IN DIALOGUE WITH LAURA SOTO, SCULPTOR
Laura Soto is a Mixed Media Sculptor living and working in Los Angeles. She explores the vulnerability and poetics of material through the accumulation and destruction of surface. Her practice centers mainly on large forms built of fiber that transform under the weight of media amassed. Below, we take a moment to talk with her about a capsule collection of vessels launching exclusively with Maimoun.
Tell us about your first experience with the world of art.
Growing up I was always busying my hands with drawing or watercolors or clay, always tinkering and experimenting, but I don’t recall any experience with the formal art world until college. Those years were formative in uncovering what type of practice and process suited me. I had no reference point for how to be in the art world before then or really what that even meant.
Your work combines many mediums, resulting in something that feels quite otherworldly. Take us through your process of creation.
I am interested in the way discordant material interact and change each other. I grew up beach combing, collecting luminous, broken fragments along rocky shorelines. I am chasing that sense of wonder and discovery in my process, in accumulating surfaces that are alluring and strange and repulsive all at once. I build up material and break it back down and save all the fragments… my studio has become it’s own alien ecosystem that primarily revolves around the large fiber based forms which beget debris that circulates down to the all the other subjects.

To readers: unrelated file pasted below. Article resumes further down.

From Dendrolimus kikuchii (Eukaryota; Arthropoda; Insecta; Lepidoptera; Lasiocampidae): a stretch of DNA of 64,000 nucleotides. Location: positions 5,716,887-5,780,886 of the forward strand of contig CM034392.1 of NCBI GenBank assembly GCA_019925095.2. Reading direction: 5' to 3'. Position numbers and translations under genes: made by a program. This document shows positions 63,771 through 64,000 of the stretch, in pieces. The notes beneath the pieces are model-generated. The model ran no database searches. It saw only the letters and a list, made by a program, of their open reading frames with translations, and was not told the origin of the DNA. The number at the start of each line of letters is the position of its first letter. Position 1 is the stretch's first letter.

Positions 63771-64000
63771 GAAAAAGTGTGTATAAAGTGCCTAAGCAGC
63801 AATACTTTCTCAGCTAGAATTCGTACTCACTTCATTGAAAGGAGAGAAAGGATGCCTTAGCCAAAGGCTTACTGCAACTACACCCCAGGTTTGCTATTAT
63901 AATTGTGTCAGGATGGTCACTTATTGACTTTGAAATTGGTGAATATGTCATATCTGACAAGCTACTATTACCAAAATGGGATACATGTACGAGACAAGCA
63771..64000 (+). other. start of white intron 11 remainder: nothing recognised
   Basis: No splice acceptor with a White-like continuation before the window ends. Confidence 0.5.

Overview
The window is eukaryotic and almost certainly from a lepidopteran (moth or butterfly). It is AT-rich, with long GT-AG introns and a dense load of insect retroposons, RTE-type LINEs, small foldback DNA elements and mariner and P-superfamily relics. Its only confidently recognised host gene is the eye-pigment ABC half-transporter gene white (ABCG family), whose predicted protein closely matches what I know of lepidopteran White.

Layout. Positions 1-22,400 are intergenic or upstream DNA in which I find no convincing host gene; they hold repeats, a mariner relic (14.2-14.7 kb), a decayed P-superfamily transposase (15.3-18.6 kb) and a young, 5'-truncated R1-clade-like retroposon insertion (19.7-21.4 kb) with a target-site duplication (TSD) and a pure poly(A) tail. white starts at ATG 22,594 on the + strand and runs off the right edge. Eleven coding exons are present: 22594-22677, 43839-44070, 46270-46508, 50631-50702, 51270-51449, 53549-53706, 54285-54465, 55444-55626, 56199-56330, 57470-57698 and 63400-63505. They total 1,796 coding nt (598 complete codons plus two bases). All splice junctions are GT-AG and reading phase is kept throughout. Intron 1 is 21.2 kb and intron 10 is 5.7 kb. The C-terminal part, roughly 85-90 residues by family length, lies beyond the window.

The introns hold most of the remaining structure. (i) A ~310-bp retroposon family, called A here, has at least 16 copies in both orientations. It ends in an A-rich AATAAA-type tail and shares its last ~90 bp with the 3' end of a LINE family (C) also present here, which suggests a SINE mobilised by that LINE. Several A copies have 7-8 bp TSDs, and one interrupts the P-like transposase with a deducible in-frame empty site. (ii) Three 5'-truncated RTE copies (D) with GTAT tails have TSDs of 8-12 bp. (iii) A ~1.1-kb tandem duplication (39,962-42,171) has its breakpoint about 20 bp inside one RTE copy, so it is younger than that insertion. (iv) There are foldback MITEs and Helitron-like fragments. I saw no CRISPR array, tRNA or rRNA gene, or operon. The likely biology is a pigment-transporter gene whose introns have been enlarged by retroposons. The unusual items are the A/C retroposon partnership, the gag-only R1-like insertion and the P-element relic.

This collaboration is something we’ve been dreaming of for a while. What inspired the pieces for Maimoun?
This year I have begun exploring pieces that are deceptively functional. I am drawn to these moments of playful and disruptive surrealism.
What other artists do you look to for inspiration?
David Lynch’s work resonates with me on a visceral level. There are few artists who are so commandingly immersive and uncompromisingly strange. So many artists try to capture the sensation and disorientation of dreaming but he truly succeeds.
What is something you have loved for a long time?
Well, beach combing. The way the sea has abstracted and weathered both organic and inorganic material alike is endlessly intriguing. From where I sit to write this I can observe my collection of agate and abalone and the odd metal fragments I’ve compiled over my life.. I love how tactile and immersive something so small can be.
What has it been like creating art during this period away from society? From being in your space, it seems the answer to this question is obvious but what does your fantasy world look like?
This season has been difficult in so many facets save for my studio practice. My making has always been a source of stillness and meditation, prayer-like and singular in the way my mind and body focus on whatever is at hand. It is my favorite thing to wake up early, make a pot of coffee, and spend hours experimenting and excavating in my home studio. My fantasy world looks like this but with more space to expand the engulfing scale of my sculpture… a home I can completely configure and orient around my practice, where I could give free reign to the multitude of forms within me.